6LoWPAN basics tutorial
- tutorial and essential information about the 6LoWPAN IP low power wireless PAN system aimed at wireless sensor networks and built upon IEEE 802.15.4 technology.
The 6LoWPAN system is used for a variety of applications including wireless sensor networks. This form of wireless sensor network sends data as packets and using IPv6 - providing the basis for the name - IPv6 over Low power Wireless Personal Area Networks.
6LoWPAN provides a means of carrying packet data in the form of IPv6 over IEEE 802.15.4 networks. Using the fact that IPv4 addresses are running short, and with the possible explosion of devices with allocated IP addresses, 6LoWPAN starts by using IPv6 as the basic IP format.
In this way, 6LoWPAN adopts a different approach to the other low power wireless sensor network solutions.
6LoWPAN and IETF
With the IETF, Internet Engineering Task Force, an organisation that defines and promotes standards used on the Internet. Accordingly using IP, or Internet Protocol, IP over wireless sensor networks falls into their area of influence.
The 6LoWPAN group within the IETF uses the IEEE 802.15.4 standard to provide the lower layer elements of this wireless network wireless sensor network. The 6LoWPAN group have then defined the encapsulation and compression mechanisms that enable the IPv6 data to be carried of the wireless network.
The development of the 6LoWPAN system was not as easy as might be thought as the basic natures of the two systems are very different. However it was believed that using packet data over a low power wireless sensor network would offer significant advantages in terms of data handling and management.
The specification number for 6LoWPAN is RFC 4944 with the problem statement document being referred to as RFC 4919.
6LoWPAN application areas
With many low power wireless sensor networks and other forms of ad hoc wireless networks, it is necessary that any new wireless system or technology has a defined area which it addresses. While there are many forms of wireless networks including wireless sensor networks, 6LoWPAN addresses an area that is currently not addressed by any other system, i.e. that of using IP, and in particular IPv6 to carry the data.
The overall system is aimed at providing wireless internet connectivity at low data rates and with a low duty cycle. Typical applications might include: general automation, entertainment applications in home, control and sensor networks for manufacturing applications or general site monitoring for industrial or other locations. Another application that may gain significant ground is for smart metering.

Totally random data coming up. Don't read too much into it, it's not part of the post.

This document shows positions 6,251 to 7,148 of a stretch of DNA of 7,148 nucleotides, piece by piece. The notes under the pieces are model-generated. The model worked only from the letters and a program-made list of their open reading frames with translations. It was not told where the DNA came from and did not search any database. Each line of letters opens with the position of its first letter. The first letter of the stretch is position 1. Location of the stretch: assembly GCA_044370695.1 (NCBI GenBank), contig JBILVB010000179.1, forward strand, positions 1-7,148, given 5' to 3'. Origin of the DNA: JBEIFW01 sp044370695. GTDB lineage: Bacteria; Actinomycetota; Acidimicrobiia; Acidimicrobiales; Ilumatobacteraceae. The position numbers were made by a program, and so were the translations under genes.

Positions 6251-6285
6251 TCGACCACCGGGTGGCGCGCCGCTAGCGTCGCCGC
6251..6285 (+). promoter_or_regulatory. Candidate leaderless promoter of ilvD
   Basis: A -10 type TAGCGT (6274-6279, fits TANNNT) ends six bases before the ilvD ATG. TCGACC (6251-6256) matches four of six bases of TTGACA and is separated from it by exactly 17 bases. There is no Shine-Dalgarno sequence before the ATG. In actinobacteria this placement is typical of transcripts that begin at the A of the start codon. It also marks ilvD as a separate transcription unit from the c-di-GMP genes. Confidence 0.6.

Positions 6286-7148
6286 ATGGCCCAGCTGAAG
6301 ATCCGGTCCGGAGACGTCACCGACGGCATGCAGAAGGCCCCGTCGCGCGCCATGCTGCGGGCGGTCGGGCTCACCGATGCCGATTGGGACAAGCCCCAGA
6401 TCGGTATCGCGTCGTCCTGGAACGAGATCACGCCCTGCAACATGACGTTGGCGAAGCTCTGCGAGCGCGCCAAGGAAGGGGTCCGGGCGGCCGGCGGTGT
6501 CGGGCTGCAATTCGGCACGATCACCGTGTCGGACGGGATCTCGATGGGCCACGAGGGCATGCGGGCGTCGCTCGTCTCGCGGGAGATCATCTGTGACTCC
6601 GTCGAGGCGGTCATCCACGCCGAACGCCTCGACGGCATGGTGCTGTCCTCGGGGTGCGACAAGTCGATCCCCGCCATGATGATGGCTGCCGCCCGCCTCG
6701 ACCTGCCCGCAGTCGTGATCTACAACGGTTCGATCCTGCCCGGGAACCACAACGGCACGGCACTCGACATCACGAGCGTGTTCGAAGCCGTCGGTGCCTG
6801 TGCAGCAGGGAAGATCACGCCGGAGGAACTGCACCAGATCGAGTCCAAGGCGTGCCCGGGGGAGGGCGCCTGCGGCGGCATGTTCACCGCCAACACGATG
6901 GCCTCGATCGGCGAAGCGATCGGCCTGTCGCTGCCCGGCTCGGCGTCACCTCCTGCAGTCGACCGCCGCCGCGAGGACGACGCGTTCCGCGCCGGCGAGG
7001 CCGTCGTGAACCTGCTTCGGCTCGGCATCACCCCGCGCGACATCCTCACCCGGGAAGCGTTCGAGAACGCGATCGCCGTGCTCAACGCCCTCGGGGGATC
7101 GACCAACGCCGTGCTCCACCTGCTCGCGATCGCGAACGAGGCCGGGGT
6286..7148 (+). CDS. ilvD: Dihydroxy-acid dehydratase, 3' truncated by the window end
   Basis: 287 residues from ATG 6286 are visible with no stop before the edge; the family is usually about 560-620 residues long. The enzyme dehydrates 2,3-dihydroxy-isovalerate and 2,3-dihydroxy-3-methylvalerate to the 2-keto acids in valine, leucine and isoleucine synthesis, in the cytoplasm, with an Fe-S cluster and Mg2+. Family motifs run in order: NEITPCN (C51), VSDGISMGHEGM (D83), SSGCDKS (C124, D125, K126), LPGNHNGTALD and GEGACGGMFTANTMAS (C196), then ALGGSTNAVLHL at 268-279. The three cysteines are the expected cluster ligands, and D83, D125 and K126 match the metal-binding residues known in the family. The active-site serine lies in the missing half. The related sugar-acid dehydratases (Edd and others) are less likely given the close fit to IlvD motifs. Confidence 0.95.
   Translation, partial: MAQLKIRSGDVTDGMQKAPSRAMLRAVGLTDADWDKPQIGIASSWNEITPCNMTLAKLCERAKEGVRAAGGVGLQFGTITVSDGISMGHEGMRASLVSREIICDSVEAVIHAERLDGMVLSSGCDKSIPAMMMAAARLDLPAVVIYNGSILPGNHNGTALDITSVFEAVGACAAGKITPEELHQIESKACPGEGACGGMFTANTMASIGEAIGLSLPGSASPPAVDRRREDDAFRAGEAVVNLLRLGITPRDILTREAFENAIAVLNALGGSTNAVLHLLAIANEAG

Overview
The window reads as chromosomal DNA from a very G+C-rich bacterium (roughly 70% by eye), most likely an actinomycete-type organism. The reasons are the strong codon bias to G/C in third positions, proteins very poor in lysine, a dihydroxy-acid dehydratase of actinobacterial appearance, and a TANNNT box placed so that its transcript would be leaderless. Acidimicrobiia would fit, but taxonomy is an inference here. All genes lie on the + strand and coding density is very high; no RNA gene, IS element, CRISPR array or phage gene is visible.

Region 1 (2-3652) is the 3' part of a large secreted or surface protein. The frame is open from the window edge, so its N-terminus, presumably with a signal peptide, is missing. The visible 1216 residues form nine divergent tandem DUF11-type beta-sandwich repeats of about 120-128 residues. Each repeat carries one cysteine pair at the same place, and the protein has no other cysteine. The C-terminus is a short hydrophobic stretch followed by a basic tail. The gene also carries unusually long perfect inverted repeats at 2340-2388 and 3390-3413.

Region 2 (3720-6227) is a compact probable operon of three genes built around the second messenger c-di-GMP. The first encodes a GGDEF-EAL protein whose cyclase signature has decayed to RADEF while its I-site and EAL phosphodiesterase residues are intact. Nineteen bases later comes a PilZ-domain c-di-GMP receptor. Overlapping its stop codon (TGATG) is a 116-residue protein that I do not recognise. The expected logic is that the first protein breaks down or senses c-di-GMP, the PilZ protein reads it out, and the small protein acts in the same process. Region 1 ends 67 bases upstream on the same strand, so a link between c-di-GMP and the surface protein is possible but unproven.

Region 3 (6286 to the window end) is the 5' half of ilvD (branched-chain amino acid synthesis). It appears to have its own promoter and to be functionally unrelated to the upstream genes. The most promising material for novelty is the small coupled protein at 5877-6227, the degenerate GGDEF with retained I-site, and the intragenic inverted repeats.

The 6LoWPAN technology utilises IEEE 802.15.4 to provide the lower layers for this low power wireless network system. While this seems a straightforward approach to the development of an packet data wireless network or wireless sensor network, there are incompatibilities between IPv6 format and the formats allowed by IEEE 802.15.4. This differences are overcome within 6LoWPAN and this allows the system to be used as a layer over the basic 802.15.4.
In order to send packet data, IPv6 over 6LowPAN, it is necessary to have a method of converting the packet data into a format that can be handled by the IEEE 802.15.4 lower layer system.
IPv6 requires the maximum transmission unit (MTU) to be at least 1280 bytes in length. This is considerably longer than the IEEE802.15.4's standard packet size of 127 octets which was set to keep transmissions short and thereby reduce power consumption.
To overcome the address resolution issue, IPv6 nodes are given 128 bit addresses in a hierarchical manner. The IEEE 802.15.4 devices may use either of IEEE 64 bit extended addresses or 16 bit addresses that are unique within a PAN after devices have associated. There is also a PAN-ID for a group of physically co-located IEEE802.15.4 devices.
Although 6LoWPAN is not as widely known as some other standards such as Zigbee, 6LoWPAN uses IPv6 and this alone has to set it aside from the others with a distinct advantage. With the world migrating towards packet data, a system such 6LoWPAN offers many advantages for low power wireless sensor networks and other forms of low power wireless networks.
By Ian Poole
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